found_prime = subsetOfArray[i];
std::cout << "Found prime: " << found_prime << " at proc: " << rank << std::endl;

// One we've found a prime, broadcast this news back to all other procs
MPI_Bcast(&found_prime, 1, MPI_UNSIGNED, rank, MPI_COMM_WORLD);
}
}

// Check if there has been any news regarding primes, if so put into global prime
int global_prime;
MPI_Allgather(
&found_prime,
1,
MPI_UNSIGNED,
&global_prime,
1,
MPI_UNSIGNED,
MPI_COMM_WORLD
);

// Break out of loop if we've found a prime globally
if (global_prime != 0) {
std::cout << "global prime: " << global_prime << std::endl;
found_prime = global_prime;
}
}
}

void main(int argc, char* argv[])
{
/***********************Ignore this stuff***********************/
MPI_Init(&argc, &argv);

int world_rank, world_size;
MPI_Comm_rank(MPI_COMM_WORLD, &world_rank);
MPI_Comm_size(MPI_COMM_WORLD, &world_size)
/****************************************************************/
computePrimesInParallel();
/***********************Ignore this stuff***********************/
MPI_Finalize();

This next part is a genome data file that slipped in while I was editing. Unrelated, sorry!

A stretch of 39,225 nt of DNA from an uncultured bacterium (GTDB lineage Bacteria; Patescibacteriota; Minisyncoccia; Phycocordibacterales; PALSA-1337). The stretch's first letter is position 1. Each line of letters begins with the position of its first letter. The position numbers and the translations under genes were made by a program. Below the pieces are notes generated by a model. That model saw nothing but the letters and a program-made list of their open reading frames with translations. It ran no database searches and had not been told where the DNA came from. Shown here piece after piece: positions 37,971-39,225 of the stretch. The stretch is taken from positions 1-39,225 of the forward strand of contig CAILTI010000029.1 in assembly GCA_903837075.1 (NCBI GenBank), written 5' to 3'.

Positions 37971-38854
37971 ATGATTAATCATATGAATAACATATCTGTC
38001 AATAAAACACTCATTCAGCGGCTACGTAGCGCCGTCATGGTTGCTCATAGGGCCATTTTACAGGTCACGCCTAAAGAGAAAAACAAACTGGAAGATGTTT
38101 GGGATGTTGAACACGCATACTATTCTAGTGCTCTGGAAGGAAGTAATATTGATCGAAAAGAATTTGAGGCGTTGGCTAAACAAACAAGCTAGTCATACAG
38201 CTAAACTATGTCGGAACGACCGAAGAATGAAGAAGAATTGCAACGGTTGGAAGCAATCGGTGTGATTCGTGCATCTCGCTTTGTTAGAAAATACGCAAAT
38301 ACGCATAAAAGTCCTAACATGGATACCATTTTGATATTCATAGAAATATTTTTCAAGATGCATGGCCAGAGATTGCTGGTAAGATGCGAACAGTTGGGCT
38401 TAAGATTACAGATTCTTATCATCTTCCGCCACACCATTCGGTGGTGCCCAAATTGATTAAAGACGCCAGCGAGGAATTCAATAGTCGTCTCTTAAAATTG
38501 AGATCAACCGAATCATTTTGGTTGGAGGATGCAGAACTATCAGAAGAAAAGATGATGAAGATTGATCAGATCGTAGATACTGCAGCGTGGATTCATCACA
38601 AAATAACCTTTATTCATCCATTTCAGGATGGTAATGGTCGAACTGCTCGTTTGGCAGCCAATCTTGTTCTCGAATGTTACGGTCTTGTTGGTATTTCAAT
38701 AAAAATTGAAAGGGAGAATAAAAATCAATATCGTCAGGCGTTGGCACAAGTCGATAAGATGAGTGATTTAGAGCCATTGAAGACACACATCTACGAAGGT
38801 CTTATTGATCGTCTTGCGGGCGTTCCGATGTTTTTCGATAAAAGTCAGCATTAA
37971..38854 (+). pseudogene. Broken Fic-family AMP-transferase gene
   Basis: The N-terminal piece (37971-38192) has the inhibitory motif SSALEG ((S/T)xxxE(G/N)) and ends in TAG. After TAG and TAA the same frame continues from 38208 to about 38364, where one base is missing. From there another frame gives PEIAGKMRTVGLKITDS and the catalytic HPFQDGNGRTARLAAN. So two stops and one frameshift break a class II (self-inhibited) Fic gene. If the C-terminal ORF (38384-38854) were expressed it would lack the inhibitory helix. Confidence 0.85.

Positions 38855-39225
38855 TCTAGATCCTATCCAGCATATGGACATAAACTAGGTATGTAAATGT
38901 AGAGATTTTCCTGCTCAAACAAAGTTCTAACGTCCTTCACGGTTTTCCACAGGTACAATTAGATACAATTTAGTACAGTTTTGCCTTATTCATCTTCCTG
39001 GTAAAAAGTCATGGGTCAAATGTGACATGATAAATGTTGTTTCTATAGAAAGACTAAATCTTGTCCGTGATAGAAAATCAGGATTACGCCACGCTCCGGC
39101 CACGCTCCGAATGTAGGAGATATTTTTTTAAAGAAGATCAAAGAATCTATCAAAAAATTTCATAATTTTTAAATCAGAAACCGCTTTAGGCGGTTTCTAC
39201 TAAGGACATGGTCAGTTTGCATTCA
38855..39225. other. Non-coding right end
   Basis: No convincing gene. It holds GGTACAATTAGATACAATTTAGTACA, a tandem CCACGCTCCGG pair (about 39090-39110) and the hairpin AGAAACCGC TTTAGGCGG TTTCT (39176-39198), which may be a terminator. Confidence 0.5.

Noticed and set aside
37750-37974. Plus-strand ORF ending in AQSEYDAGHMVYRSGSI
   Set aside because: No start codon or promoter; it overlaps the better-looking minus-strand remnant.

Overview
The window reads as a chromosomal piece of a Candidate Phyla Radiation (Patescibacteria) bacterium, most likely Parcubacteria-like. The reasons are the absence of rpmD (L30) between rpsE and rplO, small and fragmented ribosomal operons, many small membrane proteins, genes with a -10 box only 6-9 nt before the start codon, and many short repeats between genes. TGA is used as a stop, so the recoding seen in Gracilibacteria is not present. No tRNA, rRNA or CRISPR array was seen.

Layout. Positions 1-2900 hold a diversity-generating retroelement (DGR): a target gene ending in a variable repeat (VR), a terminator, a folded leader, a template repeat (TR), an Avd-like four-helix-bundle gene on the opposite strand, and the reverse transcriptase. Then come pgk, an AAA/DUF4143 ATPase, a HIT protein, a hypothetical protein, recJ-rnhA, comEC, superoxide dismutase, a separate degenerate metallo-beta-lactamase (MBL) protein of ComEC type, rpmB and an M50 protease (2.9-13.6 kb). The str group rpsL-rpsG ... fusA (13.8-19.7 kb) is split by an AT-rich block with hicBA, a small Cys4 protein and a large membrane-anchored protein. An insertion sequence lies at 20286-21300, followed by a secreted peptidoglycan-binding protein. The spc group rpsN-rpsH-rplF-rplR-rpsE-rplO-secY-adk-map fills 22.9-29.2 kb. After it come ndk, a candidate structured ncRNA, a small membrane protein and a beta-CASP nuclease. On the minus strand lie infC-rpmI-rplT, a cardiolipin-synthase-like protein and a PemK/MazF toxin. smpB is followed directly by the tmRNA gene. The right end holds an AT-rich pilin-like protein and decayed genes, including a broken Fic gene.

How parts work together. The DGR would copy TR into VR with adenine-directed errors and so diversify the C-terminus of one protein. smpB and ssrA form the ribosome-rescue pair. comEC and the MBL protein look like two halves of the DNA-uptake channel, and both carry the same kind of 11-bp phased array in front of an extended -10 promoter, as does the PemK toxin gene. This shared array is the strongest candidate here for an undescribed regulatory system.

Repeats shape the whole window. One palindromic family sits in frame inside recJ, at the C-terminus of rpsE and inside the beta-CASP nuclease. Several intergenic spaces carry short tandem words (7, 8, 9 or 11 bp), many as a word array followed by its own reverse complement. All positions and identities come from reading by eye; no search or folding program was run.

/****************************************************************/
}


The only thing we have to keep in mind here is that the default behaviour of MPI is to return from all of your processes, even non-root processes, this is something you have to keep in mind (to test for rank) if you want to use the results of these computations further downstream - rather than just printing it out as I’ve done above.

Though the worst part of MPI, the fact that you always fail silently, is still an issue despite these useful wrappers, and this has made me realise how much I rely on both the compiler and IDE to put me right when coding anything.

## Conclusions

There wasn’t a great deal of syntax explanation up there, but to be honest with MPI you have to just get stuck in to get your head around the syntax. More importantly we’ve seen a few different ways of parallelising a simple problem using MPI, and how deadlock can be a serious issue. I think that these two implementations are fairly decent templates for large variety of problems though, so yeah copy and paste away.